D+C Newsletter

Dear visitors,

do you know our newsletter? It’ll keep you briefed on what we publish. Please register, and you will get it every month.

Thanks and best wishes,
the editorial team


Important experiences

by Eleonore von Bothmer
Chris Alden: China in Africa Zed Books, London/New York, 2007, 157 pages, ISBN 978-1-84277-864-7

China’s presence in Africa has sharply increased over the past few years. Hardly known a decade ago, Chinese businesses, retailers and simple workers are a common sight today. Chinese language courses are booming in Nigeria, and growing numbers of Chinese are arriving to stay.

In this book, Chris Alden, a senior lecturer at the London School of Economics specialising in Asian-African relations, explores the role played by China and its foreign policy. No doubt, China benefits from Africa. Its interest could hardly be more obvious: it is driven by resource needs and trade opportunities. For that purpose, investors are ready to construct government buildings, roads and hospitals – using Chinese workers, however, not African ones. Alden concedes that political institutions and internal problems of Africa do not matter to China, nor do human rights or fair labour relations, whether at home or in Africa.

There are several ways to interpret China’s role in Africa. Does it want a long-term partnership to satisfy its own economic needs as well as to support African development? Or is its interest confined to the short-term gains without regard for development? Or does China want to “colonise” Africa and take over from the West? Alden discusses these questions, without committing himself to any single simplistic version.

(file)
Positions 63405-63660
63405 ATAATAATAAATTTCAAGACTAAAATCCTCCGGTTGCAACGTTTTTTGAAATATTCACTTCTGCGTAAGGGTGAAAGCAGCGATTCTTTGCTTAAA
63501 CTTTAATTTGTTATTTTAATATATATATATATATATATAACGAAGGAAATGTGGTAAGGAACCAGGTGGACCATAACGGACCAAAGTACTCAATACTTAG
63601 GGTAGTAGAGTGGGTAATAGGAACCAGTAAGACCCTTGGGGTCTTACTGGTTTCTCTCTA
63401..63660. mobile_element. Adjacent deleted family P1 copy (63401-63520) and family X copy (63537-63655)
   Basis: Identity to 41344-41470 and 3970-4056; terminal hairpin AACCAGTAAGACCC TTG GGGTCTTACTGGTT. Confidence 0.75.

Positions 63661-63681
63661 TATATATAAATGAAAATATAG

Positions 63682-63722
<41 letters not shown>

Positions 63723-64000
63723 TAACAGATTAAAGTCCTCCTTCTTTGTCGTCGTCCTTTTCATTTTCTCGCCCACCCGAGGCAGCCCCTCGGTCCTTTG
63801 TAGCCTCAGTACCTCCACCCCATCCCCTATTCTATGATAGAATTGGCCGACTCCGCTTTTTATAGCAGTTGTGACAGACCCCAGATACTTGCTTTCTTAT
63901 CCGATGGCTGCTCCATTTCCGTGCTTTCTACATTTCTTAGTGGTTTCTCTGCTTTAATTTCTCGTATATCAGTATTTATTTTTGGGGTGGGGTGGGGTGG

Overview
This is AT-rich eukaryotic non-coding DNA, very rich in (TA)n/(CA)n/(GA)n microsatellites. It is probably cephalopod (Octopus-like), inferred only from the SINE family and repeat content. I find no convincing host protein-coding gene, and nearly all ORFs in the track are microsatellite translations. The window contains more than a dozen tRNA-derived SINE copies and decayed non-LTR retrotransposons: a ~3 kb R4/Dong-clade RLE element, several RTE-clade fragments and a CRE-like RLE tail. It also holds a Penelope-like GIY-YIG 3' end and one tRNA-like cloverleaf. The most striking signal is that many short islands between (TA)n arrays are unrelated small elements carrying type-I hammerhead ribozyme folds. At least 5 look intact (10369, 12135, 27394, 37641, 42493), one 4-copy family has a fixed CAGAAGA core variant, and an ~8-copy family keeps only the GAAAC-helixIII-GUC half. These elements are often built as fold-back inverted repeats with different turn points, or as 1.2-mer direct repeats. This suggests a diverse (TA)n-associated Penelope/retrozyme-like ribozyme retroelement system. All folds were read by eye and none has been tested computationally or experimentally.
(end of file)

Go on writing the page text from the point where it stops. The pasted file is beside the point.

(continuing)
In his book, Alden considers not only the Chinese perspective, but also the Africans’. Why do African governments play along so willingly? What do they gain? According to Alden, China’s policy of providing unconditional support to Africa is appealing, in contrast to the West, which always sets restrictions. In any case, China is giving African governments more leeway than if they had to rely only on the West. Many Africans still remember China’s hard times, and feel encouraged by its emergence as a global economic power. On top of that, Africa and China do not share a troublesome colonial history. On the other hand, Alden notes skepticism among plain people in Africa, as well as among opposition parties.

Beyond the world of high finance and politics, however, everyday life is changing for millions of Africans. Cheap Chinese imports mean that – for the first time ever – they can afford new clothes, shoes or radios. This in itself – suggests the author – is speeding up development in Africa. (eli)